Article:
Another popular portal is Rakuten (formerly known as Ebates), which traditionally fell squarely into the realm of cash-back earnings. Similar to Top Cashback, Rakuten made their mark offering attractive cash-back earning rates to consumers who chose to use their portal.

However, as of February 2019, it started allowing new members to opt for Membership Rewards® points from American Express instead. Now, any member can switch their earning preference between the two currencies where 1% cash back = 1 Membership Rewards point (though this only applies to earnings after the change is made). If you agree with TPG’s most recent valuations — which peg Amex points at 2 cents apiece — opting for Membership Rewards points over cash back effectively doubles your return with Rakuten.

How do I find the best offer?

As you can see, this is a dizzying array of options, and if you’re feeling overwhelmed, you’re not alone. Fortunately, there’s an easy way to quickly sort through them all for your next online shopping spree.

Let’s say you’re ready to make a purchase at a specific retailer, but you don’t know which shopping portal to use. You have accounts with virtually every program above, but does that mean you need to manually load each one to see what bonus you’d earn? No, thanks to the magic of shopping portal aggregators like CashBack Monitor. If you’ve never used it before, I’d definitely encourage you to bookmark it for future reference. In essence, the site allows you to pull up a specific retailer and see the earning rate you’d get across all applicable shopping portals. This includes all of the above types of portals, allowing you to quickly compare earning rates and determine which one offers the best return for the individual merchant at which you are shopping.

The site is great for pulling up a specific store but also has some advanced features if you create an actual account. This allows you to set your favorite portals (up to 8) and even allows you to set a specific value for each loyalty currency. The default on the site is 1 cent per point/mile, but if you add the numbers from TPG’s most recent valuations (for example), the site will automatically update the return you’d get on your purchases.

Best Tips For Utilizing Shopping POrtals

(Image via Shutterstock)
Make sure you read the fine print carefully for each site so you don’t miss out on your bonus. (Photo by Yulia Grigoryeva/Shutterstock.)

Accessing the shopping portals is relatively straightforward, but there are a few important things to keep in mind:

  1. You must click through the link on the portal’s site and then make a purchase from the page that pops up. Don’t navigate away and come back later; you may miss out on the bonus.
  2. You must make sure that you have cookies enabled in your browser for the retailer’s site. This is what allows the portal to “track” your purchases and award bonuses accordingly.
  3. Only use promotions or promo codes found on the portal; if you use others, the purchase may become ineligible for bonus points/miles.
  4. Be sure to read the restrictions for each merchant. Many won’t count gift cards as eligible purchases for earning bonuses, and others will exclude certain products.
  5. Remember to use a travel rewards or cash back credit card that offers the best earning rate on your purchase. Most of these merchants don’t fall into the traditional bonus categories, so you’ll probably want to stick with a card that’s good for everyday purchases.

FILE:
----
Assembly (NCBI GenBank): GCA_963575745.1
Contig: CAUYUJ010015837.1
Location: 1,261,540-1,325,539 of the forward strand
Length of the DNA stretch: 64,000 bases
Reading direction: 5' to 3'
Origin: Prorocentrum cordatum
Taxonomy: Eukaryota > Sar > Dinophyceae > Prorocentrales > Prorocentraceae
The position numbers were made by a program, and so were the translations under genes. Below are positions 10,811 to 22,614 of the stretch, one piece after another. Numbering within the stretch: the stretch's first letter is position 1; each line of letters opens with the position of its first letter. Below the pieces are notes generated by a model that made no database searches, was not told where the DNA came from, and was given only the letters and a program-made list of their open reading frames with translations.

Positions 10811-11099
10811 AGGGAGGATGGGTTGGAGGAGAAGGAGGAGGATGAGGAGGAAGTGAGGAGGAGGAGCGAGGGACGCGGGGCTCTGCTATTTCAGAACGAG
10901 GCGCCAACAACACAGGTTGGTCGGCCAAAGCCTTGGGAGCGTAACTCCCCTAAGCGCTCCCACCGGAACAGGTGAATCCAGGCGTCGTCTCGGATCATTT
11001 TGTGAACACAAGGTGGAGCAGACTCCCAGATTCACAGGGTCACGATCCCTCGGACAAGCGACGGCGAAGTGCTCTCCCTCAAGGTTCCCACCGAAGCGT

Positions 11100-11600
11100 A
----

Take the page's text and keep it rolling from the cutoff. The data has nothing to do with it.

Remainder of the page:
All that being said, you should be able to stack most Amex Offers with bonuses through these online shopping portals. The vast majority of those are based solely on the total amount of your purchase and don’t require any coupon code, so it shouldn’t create any issue.

Here’s an example from earlier this year. For Valentine’s Day, I wanted to purchase flowers for my wife, and I had an Amex Offer for 1-800-Flowers on my Platinum Card® from American Express. The offer required me to spend $50+ to earn 1,500 bonus Membership Rewards® points, and at the time, Mr. Rebates was offering 20% cash back on these purchases without needing to add a coupon code. I bought two dozen roses for my wife, and my subtotal was $49.99 ($57.76 with taxes and fees). Since I started at Mr. Rebates and used my Amex Platinum, I earned the following:

  • 57 Membership Rewards points from the standard earning rate of 1 point/$ on the card (~ $1.14)
  • 1,500 Membership Rewards points from the Amex Offer (~ $30)
  • $10 cash back from Mr. Rebates

This brought my effective purchase price of two dozen roses delivered directly to my door to just $16.62. Not too shabby! Snapping up bonuses like this are some of the best ways to get the most value out of your credit card.

Aside from the bonuses, shopping portals are a great option for keeping loyalty accounts active, since spending even a single dollar through a shopping portal can be enough to prevent your points and miles from expiring. That can be a lifesaver if you haven’t banked travel to your account in a while and don’t have a viable option to transfer points in from elsewhere.

Bottom Line

Online shopping portals are a fantastic way to earn bonus points, miles or cash back for online purchases at a variety of merchants. Even if you’re only earning an extra mile or two for every dollar you spend, these earnings can quickly add up and go a long way toward redemptions like first-class flights, luxury hotel rooms or even spending money for your next trip. And, cash back can be spent anywhere, reducing our out-of-pocket expenses for the items you already intended to purchase.

If you haven’t been utilizing these portals, now is a great time to start! Hopefully this post has given you some guidance on exactly how to do this.

Featured image by filadendron/Getty Images

Editorial Disclaimer: Opinions expressed here are the author’s alone, not those of any bank, credit card issuer, airlines or hotel chain, and have not been reviewed, approved or otherwise endorsed by any of these entities.

Disclaimer: The responses below are not provided or commissioned by the bank advertiser. Responses have not been reviewed, approved or otherwise endorsed by the bank advertiser. It is not the bank advertiser’s responsibility to ensure all posts and/or questions are answered.